Each summer, Discovery Channel faces a unique programming challenge: making its “Shark Week” programming feel fresh. That’s no small challenge, given the fact that this annual ode to dorsal fins and sharp teeth has been airing since 1988.
This year, the cable network began teasing one of its sharkiest gambits yet: pitting Olympic swimming legend Michael Phelps against a great white shark. I mean, who wouldn’t turn in for that race, right?
Many of those who did tune in, however, were angered by the actual “race.” It took place about 57 airtime minutes into the program, most of which focused on scientists (with Phelps’ cheerful help) gathering data to estimate a great white’s straight-line speed. Then the show pitted Phelps against a digital version of that data-generated shark. Result? Phelps lost—really, to no one’s surprise—against that special effects fish. And, at least in terms of viewer responses, so did Discovery, generating another megalodon-sized blowback for failing to have Phelps literally race a shark. Once again, Discovery (and Phelps) were forced into defending their shark-“race” special against claims that advertising for it had been deceptive.
On a much more serious note, Linkin Park frontman Chester Bennington took his own life last week. Shortly after the singer’s death, various news outlets began commenting on the fact that Bennington’s suicide occurred on the birthday of Soundgarden lead singer Chris Cornell, who also committed suicide in May. Bennington and Cornell had reportedly become close friends in the last decade. Bennington also performed Leonard Cohen’s “Hallelujah” at Cornell’s funeral. And he penned a poignant letter to his friend after Cornell’s death. In that letter, posted on Twitter, Bennington said, “Your talent was pure and unrivaled. Your voice was joy and pain, anger and forgiveness, love and heartache all wrapped up into one. I suppose that’s what we all are. You helped me understand that.”
Suicide continues to make the news in other ways lately, too. Conversation continues regarding the influence of the Netflix series 13 Reasons Why. Writing for The Federalist, Anna Mussmann discusses how our culture increasingly sees taking one’s life as a “noble death.” She says, “This idea that killing oneself is a source of power and strength has even been translated into popular entertainment. The YA novel and Netflix show 13 Reasons Why centers around the story of a teenager who has committed suicide, and could easily communicate the idea that the character’s death is what allows her to achieve the attention, understanding, and revenge she wanted but couldn’t get in life.”
As we noted in Culture Clips on June 7, the Centers for Disease Control and Prevention reported that suicides by 10- to 14-year-olds doubled between 2007 and 2014. Researchers who are continuing to parse that study believe economic uncertainty, terrorist threats, academic pressure and social media usage all have played a part in this alarming spike in suicides among children.
In a recent piece for The [Bergen Country, N.J.] Record republished by USA Today, James M. O’Neill expands upon the negative influence of social media: “The use of social media is a particular worry because it has amped up bullying among a vulnerable age group. Young students in prior generations left school each afternoon and avoided someone who bullied them until the next day or week. Now, social media allows for bullying 24/7—and the bully doesn’t even have to be someone the child knows.”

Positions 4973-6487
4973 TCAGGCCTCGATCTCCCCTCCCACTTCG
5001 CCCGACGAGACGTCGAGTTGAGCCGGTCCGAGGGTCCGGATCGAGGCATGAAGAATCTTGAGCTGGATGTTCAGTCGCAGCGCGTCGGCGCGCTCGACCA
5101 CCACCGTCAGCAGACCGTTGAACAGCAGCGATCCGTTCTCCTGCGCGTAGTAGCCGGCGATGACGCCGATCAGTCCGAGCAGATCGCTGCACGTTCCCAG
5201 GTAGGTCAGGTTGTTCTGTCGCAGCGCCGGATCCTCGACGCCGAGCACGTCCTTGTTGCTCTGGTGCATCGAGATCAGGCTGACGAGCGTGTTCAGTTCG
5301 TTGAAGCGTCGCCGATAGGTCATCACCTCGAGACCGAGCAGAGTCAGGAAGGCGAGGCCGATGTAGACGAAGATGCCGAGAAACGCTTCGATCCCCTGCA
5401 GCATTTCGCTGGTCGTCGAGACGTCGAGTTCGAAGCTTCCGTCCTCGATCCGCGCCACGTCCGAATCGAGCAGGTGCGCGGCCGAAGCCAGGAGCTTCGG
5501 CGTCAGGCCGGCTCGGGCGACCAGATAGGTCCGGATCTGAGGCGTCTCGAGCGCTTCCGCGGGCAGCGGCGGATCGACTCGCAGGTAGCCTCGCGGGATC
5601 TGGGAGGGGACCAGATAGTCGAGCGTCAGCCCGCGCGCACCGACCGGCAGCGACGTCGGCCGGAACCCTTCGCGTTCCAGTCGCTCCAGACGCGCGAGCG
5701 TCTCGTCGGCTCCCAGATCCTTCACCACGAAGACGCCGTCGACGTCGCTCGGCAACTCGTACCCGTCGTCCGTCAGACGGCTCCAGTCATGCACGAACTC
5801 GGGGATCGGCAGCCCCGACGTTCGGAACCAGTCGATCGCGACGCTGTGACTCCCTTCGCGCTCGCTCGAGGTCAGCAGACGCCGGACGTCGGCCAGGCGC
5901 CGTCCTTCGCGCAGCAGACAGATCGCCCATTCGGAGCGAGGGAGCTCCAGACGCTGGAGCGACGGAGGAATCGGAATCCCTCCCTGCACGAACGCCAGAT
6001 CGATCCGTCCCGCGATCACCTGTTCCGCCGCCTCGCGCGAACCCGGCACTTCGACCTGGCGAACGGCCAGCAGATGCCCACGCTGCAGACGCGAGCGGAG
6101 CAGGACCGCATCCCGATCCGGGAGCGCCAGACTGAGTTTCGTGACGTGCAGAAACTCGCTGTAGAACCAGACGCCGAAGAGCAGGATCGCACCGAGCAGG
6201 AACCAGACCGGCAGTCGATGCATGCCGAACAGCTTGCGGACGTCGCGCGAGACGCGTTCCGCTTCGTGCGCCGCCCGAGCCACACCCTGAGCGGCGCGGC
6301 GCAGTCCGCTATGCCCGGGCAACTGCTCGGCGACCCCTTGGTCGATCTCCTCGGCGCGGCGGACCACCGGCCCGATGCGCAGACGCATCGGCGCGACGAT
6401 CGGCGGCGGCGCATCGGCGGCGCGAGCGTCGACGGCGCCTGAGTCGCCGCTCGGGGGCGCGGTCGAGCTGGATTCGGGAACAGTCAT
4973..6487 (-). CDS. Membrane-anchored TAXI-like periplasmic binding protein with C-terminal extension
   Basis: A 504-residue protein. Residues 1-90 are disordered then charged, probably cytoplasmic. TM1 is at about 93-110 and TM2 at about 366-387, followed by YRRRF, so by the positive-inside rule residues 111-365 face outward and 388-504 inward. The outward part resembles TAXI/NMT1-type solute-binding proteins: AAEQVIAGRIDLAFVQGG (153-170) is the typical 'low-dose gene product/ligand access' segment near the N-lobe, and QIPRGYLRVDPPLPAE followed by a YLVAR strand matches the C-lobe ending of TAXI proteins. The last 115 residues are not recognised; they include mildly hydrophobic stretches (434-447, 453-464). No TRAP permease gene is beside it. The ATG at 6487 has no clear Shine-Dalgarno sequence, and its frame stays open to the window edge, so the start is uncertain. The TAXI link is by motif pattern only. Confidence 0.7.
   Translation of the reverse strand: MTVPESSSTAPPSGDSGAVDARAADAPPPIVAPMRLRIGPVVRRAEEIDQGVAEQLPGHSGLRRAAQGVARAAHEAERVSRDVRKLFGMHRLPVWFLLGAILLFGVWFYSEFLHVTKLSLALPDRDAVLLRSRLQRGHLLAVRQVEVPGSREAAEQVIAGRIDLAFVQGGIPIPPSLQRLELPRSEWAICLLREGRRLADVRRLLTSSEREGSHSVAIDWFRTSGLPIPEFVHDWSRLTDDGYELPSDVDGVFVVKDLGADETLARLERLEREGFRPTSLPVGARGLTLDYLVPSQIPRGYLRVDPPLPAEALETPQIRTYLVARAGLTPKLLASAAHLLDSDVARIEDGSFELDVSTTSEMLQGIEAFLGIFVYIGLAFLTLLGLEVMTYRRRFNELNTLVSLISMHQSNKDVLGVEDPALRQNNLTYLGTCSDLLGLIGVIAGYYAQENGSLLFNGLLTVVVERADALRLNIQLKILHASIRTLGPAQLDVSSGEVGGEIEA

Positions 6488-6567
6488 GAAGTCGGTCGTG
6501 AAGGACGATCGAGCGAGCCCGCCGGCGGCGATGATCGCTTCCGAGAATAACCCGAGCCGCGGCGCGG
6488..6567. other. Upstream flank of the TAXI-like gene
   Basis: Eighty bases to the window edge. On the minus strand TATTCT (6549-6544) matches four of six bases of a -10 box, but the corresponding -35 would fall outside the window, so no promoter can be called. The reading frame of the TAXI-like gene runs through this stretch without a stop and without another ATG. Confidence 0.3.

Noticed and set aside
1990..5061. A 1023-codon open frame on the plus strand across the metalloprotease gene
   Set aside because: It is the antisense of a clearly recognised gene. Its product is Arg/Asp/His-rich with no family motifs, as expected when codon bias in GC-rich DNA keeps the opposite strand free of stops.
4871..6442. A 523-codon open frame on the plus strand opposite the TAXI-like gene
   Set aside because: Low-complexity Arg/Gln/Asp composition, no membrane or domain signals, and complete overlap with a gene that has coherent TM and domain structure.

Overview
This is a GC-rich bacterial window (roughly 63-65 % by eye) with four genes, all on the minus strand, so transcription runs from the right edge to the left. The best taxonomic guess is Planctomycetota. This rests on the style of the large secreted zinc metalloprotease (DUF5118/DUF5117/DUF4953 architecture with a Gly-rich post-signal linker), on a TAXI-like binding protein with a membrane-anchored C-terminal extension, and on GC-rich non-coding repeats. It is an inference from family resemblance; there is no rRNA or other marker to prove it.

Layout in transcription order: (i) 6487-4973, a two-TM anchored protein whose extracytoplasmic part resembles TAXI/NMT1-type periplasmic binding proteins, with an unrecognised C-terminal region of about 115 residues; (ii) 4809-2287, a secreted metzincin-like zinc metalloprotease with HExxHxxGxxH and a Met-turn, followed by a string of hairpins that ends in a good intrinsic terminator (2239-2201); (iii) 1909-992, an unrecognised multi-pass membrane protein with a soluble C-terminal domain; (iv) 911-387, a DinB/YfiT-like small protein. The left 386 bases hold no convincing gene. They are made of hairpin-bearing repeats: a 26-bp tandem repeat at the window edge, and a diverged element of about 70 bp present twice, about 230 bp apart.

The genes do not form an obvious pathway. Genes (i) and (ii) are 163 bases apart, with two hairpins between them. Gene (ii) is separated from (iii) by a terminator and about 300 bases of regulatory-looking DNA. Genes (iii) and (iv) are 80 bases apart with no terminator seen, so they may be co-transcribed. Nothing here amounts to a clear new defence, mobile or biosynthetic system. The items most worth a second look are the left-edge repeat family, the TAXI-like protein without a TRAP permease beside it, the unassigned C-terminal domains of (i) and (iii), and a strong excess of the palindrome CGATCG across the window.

Glenn Geher, professor and chair of psychology at the State University of New York, concurs. In his Psychology Today article “The Mental Health Crisis is Upon the Internet Generation,” Geher says that recent research he conducted found that 59% of 200 college students surveyed reported being diagnosed with a psychological disorder—a figure he believes is closely linked to technology and smartphone usage.
Another recent apparent example of social media’s devastating influence on a young person is the suicide of 15-year-old Texan Jorge Gonzales, who hung himself on July 8. His parents believe that their son was influenced by the “Blue Whale Challenge.” USA Today reports this online trend “targets teens through Instagram, Facebook and Snapchat. The challenge involves an anonymous instructor telling teens to complete challenges, like listening to music. Many of the challenges quickly become dangerous like urging teens to harm themselves by cutting themselves.”
Meanwhile, new warnings have been issued regarding how internet-connected toys pose a privacy risk, as well as allegations that the robot vacuum Roomba may not only be sucking up dirt from your carpet, but also measuring your house’s rooms and sending that data on to marketers to use.
In more upbeat tech news, however, using emojis may actually improve our communication because they can make it easier to express emotion in texts. And in an unexpected development in our uber-wired new millennium, old-fashioned radio dramas are making a comeback.
Elsewhere, evidence continues to mount that playing professional football is potentially really bad for players’ brains, with 110 of 111 former players in a new study showing evidence of the brain disease known as chronic traumatic encephalopathy, or CTE, a degenerative condition caused by too many sharp blows to the head.
Finally this week, Christopher Nolan’s World War II movie Dunkirk is being characterized by some as his greatest film. And at least one moviegoer who was there at the time, a 97-year-old veteran of the battle, believes Nolan did it justice. “It was just like I was there again,” said Ken Sturdy, who was dressed in uniform and adorned with medals for the screening he attended. “It didn’t have a lot of dialogue. It didn’t need any of the dialogue because it told the story visually, and it was so real.”